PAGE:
Elephant's toothpaste

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Elephant toothpaste reaction

Elephant's toothpaste is a foamy substance caused by the rapid decomposition of hydrogen peroxide.[1][2][3] This is often used for classroom demonstrations[1][2][3] because it requires only a small number of ingredients and makes a "volcano of foam". This sometimes is known as the "Marshmallow Experiment", but is unrelated to the psychological Stanford marshmallow experiment.

Elephant Toothpaste Denver JDS Labs.jpg

Explanation[edit]

Description[edit]

Concentrated (>30%)[4] hydrogen peroxide is first mixed with liquid soap. Then a catalyst, often potassium iodide or catalase from baker's yeast, is added to make the hydrogen peroxide decompose very quickly. Hydrogen peroxide breaks down into oxygen and water. As a small amount of hydrogen peroxide generates a large volume of oxygen, the oxygen quickly pushes out of the container. The soapy water traps the oxygen, creating bubbles, and turns into foam. Often some food coloring is also added before the catalyst.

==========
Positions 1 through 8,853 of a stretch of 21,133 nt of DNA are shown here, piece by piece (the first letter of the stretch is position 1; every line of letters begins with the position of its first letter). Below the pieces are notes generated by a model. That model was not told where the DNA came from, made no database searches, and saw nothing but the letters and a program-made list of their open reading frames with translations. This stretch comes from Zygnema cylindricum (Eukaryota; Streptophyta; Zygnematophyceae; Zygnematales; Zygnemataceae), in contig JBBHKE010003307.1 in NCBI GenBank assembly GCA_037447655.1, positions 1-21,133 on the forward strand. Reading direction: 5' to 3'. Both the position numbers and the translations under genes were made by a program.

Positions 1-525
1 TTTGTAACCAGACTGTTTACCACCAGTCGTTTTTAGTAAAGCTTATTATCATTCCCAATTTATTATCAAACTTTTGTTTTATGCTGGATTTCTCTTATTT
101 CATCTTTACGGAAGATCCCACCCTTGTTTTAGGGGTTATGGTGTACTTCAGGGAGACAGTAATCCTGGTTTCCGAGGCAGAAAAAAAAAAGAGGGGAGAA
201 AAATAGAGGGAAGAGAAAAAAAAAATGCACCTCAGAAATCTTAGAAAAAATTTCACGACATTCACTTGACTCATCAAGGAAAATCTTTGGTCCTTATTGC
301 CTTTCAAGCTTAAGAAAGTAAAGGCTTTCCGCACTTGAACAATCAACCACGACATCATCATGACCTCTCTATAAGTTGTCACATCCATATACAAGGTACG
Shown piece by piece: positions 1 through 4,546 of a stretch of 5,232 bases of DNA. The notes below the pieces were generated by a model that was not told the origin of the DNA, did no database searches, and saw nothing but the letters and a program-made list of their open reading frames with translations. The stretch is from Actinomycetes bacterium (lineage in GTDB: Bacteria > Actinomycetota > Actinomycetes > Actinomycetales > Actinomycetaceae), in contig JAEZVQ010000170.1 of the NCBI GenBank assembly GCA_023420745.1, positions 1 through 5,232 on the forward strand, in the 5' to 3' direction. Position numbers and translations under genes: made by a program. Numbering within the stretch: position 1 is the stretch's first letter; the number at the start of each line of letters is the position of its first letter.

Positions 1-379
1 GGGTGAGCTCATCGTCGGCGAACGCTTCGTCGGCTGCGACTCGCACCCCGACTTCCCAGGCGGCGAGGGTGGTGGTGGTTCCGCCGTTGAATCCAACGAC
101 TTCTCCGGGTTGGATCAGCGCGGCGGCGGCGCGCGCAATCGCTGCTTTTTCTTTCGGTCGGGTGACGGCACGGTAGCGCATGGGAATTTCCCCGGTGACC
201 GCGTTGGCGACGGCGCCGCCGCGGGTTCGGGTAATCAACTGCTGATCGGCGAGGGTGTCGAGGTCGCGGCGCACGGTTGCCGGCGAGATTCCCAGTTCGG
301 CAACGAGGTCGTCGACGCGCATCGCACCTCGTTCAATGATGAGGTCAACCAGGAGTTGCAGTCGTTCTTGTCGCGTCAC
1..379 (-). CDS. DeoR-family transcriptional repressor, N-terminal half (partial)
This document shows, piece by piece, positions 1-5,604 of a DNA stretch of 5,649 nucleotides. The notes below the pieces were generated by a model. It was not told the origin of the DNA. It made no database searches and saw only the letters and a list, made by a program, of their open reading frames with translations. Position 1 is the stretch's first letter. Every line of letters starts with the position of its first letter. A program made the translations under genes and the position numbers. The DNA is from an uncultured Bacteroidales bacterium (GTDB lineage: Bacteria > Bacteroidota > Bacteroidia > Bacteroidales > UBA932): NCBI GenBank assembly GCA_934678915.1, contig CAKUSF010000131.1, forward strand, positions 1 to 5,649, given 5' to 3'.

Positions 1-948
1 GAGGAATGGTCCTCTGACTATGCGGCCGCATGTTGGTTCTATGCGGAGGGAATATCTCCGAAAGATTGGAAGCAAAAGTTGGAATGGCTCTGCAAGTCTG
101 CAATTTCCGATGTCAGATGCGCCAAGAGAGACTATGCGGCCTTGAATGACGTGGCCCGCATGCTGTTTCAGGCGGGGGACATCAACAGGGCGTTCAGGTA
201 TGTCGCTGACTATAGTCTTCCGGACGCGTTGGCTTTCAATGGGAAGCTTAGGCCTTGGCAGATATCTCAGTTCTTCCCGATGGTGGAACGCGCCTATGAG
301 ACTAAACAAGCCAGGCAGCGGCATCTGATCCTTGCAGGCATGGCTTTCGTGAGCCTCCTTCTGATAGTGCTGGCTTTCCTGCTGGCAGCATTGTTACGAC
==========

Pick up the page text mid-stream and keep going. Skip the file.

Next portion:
Chemical explanation[edit]

This experiment shows the catalyzed decomposition of hydrogen peroxide. Hydrogen peroxide (H2O2) decomposes into water and oxygen gas, but normally the reaction is too slow to be easily perceived or measured:[1]

The iodide ion from potassium iodide acts as a catalyst—it speeds up the reaction without being consumed in the reaction process.[1][2][3] The iodide ion changes the mechanism by which the reaction occurs:

The reaction is exothermic; the foam produced is hot.[1][2] A glowing splint can be used to show that the gas produced is oxygen.[5]

See also[edit]

References[edit]

  1. ^ a b c d e "Elephant's Toothpaste" (PDF). University of Utah Chemistry Demonstrations. University of Utah. Retrieved 21 March 2014. 
  2. ^ a b c d "Elephant's Toothpaste - Kid Version". Steve Spangler Science. Retrieved 21 March 2014. 
  3. ^ a b c "Catalytic Decomposition of H2O2 - Elephant's Toothpaste" (PDF). NCSU Department of Chemistry Lecture Demonstrations. North Carolina State University. Retrieved 21 March 2014. 
  4. ^ "Elephant's Toothpaste (slow motion)". Periodic Table of Videos. The University of Nottingham. 
  5. ^ https://ncsu.edu/project/chemistrydemos/Kinetics/Elephants%20Toothpaste.pdf

External links[edit]